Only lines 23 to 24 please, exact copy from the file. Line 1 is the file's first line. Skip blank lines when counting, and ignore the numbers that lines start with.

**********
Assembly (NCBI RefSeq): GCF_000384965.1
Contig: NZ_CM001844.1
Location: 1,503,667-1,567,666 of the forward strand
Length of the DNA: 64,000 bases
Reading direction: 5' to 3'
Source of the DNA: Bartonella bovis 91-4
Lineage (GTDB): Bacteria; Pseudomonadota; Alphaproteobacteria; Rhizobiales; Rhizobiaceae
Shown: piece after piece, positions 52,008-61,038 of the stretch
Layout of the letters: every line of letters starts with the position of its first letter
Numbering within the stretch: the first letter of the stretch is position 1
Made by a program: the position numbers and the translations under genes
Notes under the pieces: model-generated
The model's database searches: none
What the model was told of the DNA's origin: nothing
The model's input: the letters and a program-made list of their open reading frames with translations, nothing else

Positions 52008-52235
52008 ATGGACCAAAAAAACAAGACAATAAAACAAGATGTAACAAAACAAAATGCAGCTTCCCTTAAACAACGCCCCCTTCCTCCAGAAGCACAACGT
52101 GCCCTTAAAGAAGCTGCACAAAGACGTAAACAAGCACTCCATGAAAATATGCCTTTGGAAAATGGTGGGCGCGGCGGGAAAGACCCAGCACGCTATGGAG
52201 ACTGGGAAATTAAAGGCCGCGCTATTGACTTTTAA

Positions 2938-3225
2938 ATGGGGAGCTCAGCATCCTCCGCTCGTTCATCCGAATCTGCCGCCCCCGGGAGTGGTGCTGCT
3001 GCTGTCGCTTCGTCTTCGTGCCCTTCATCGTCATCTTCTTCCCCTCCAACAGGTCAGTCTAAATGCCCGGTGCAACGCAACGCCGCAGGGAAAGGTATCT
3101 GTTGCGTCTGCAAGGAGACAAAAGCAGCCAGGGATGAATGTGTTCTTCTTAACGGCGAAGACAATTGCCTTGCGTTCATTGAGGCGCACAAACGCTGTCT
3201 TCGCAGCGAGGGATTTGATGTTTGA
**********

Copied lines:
3101 GTTGCGTCTGCAAGGAGACAAAAGCAGCCAGGGATGAATGTGTTCTTCTTAACGGCGAAGACAATTGCCTTGCGTTCATTGAGGCGCACAAACGCTGTCT
3201 TCGCAGCGAGGGATTTGATGTTTGA